Week 3, 2021|Kristin Kimball |January 23, 2021

How could the new year be three weeks old already, with no farm note to mark what has happened? Sometimes it feels like we live in a constant stream of stories here, and if I stop catching them, they zip past and get lost. Fear not, there are always more coming. This week, the big news is the cold. Until now it has been unusually mild. Now we’re back to normal, with lows around zero, and a stiff wind. I read a study once that said wind is more of a challenge to the comfort of horses than deep cold or rain, and their behavior confirms it. The sun is strong today, and they will find a place in the lee of the wind to catch those warm rays broadside on their fur. They also eat more to fuel their internal furnaces. Last night, when we checked them, they had what would normally be a couple day’s worth of hay left in their feeder. This morning, it was entirely empty and they are at work on a fresh bale now. As long as they have plenty of feed they do better outside than in the barn, and I think they are more content this time of year than they are in the summer, when the flies are a nuisance and the sun is strong. 

Or maybe I’m projecting. I love being out in these cold clear sunny days. I spent today in the field trying to figure out a new situation for Captain, our adult livestock guardian dog. He began jumping out of the sheep fence last fall and turning up at the barn, which is not a great way to protect the flock. It’s impossible to be mad at him, because he’s a thoroughly affable guy. For the last few weeks he has been in the East Barn with Jane’s goats, the Great Pyrenees pups and the mini flock of sheep that we are using to train the pups. These are steady older ewes that I intend to keep in the flock for a long time. The theory is that Captain and the pups will bond with these individuals and be more likely to stay with them despite the temptation to patrol all the way to the horizon. Captain is helping with training too, penned with Artemis, the female. He gives her daily lessons on not being too bouncy or rough with the sheep. Jane says he reminds her of a character in a movie that is expert at his job and very grouchy that he has to train up the annoying young whippersnapper, but then it turns into a buddy movie and they become best friends. 

I know 2020 was a lot of big things but here at the farm we have dubbed it the Year of the Errant Testicle. As I’ve written already, the majority of the ewe flock was bred by a ram lamb that I mistakenly marked as a ewe at birth. He went to work as soon as he was mature enough and the ewes started to cycle. I’m going to bet we will start seeing lambs on Valentine’s Day. As if that were not enough, we are calving right now in our beef herd, thanks to a scrubby little bull who came as a freebie on a load of feeder cattle. We have seven calves on the ground now. There really is no worse time of year to have babies coming, and yet most of them are managing alright. Pretty amazing that a calf can emerge from a 100 degree womb soaking wet into a winter world and make it. We’ve already dubbed 2021 the Year of Gonad Triple Checks.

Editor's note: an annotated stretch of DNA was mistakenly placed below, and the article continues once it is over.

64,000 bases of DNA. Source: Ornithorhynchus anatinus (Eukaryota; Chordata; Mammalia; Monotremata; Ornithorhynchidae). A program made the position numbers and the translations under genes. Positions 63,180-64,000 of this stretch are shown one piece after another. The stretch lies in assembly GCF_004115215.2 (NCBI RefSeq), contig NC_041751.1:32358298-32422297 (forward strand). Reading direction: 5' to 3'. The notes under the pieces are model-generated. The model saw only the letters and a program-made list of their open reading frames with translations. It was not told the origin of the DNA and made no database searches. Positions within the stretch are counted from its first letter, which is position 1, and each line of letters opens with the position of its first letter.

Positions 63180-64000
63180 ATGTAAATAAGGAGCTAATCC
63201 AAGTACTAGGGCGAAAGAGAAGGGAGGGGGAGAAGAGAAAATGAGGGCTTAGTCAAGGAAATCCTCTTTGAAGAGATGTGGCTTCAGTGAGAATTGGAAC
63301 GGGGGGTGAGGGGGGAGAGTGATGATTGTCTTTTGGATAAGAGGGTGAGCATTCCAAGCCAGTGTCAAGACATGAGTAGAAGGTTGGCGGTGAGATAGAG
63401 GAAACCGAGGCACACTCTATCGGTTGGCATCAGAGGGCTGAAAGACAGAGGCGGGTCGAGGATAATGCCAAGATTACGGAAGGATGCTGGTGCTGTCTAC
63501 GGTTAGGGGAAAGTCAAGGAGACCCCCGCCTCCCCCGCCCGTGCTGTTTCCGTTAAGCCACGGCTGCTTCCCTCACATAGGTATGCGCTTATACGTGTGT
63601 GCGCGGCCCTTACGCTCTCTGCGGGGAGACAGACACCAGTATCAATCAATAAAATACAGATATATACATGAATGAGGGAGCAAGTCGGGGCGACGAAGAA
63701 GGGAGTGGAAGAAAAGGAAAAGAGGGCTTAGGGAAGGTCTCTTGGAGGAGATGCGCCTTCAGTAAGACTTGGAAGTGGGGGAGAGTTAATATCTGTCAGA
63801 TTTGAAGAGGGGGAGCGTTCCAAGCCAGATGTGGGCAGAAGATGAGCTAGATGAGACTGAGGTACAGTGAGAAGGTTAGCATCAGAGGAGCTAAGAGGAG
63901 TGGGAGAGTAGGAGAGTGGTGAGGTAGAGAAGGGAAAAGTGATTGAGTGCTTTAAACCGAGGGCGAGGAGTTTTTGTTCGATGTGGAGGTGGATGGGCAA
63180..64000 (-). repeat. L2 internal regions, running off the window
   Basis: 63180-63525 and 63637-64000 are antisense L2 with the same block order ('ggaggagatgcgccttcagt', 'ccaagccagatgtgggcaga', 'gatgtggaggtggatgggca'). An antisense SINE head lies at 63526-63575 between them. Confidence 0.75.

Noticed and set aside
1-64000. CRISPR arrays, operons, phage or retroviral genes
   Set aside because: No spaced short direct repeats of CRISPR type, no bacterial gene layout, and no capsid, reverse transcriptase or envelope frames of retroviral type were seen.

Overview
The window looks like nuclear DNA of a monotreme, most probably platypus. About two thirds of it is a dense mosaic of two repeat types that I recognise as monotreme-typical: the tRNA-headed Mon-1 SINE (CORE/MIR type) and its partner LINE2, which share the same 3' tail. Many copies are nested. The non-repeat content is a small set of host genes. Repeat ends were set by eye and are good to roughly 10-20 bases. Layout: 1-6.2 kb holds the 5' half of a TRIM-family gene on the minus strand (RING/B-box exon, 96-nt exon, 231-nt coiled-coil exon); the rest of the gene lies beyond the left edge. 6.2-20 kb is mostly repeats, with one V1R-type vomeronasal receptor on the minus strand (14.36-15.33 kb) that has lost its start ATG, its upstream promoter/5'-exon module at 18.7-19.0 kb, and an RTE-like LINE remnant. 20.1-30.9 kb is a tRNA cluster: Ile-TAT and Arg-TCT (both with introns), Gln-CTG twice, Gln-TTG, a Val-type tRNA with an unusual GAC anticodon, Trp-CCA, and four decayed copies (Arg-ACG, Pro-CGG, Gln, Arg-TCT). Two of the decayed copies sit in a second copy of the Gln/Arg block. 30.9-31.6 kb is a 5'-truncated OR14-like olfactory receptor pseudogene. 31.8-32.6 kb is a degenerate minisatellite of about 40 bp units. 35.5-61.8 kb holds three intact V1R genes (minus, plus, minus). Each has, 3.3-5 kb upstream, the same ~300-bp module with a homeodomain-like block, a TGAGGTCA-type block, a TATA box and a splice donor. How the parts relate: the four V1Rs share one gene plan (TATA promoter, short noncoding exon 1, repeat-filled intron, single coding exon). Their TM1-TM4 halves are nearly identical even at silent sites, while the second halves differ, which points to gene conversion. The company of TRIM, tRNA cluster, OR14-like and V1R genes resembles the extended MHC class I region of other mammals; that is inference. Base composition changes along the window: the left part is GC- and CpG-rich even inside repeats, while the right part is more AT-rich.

I spent too much time with the news this month, but in doing so ran across some stories that you all might be interested in. There’s this one from the Washington Post, about the complexities of subsidizing environmentally friendly farm practices, this one on Bill Gates becoming the largest owner of farmland in America, and this from the NYT on why eating whole food leads to better health. (Hint: it’s the microbes again.) 

I am sending a huge wave of thanks to the 2021 members both new and returning who are supporting the farm so beautifully. I can’t imagine a better life than growing food for you all. Please help us keep the farm’s economy healthy by connecting us with new members. Mark is always happy to talk with prospective members and give them all the details and he can be reached by phone or text at 518-570-6399. A second welling of gratitude goes to our farm team this week. We have some farmers departing for other worthy work and a big bunch that is staying on for the 2021 season and we are so thankful to both groups. We are lucky to be walking into a new year with some seasoned, smart, hardworking, and entertaining agrarian lunatics. 

We’re looking for a used gas kitchen stove for the farm office, if anyone has one that needs a new home. And speaking of spreading good things around, we have been talking at our house about how to help people who are struggling with stress these days, economic and otherwise, due to the COVID winter. We want to encourage our members to take extra food to cook for friends and neighbors who might be experiencing food insecurity or isolation. Food is a warm hug when warm hugs aren’t safe. 

And that’s the news from Essex Farm for this bright cold 3rd week of 2021. Find us on Instagram at essexfarmcsa, kristinxkimball, and farmerkimball, or on the farm at essexfarm@gmail.com or 518-963-4613. 

-Kristin & Mark Kimball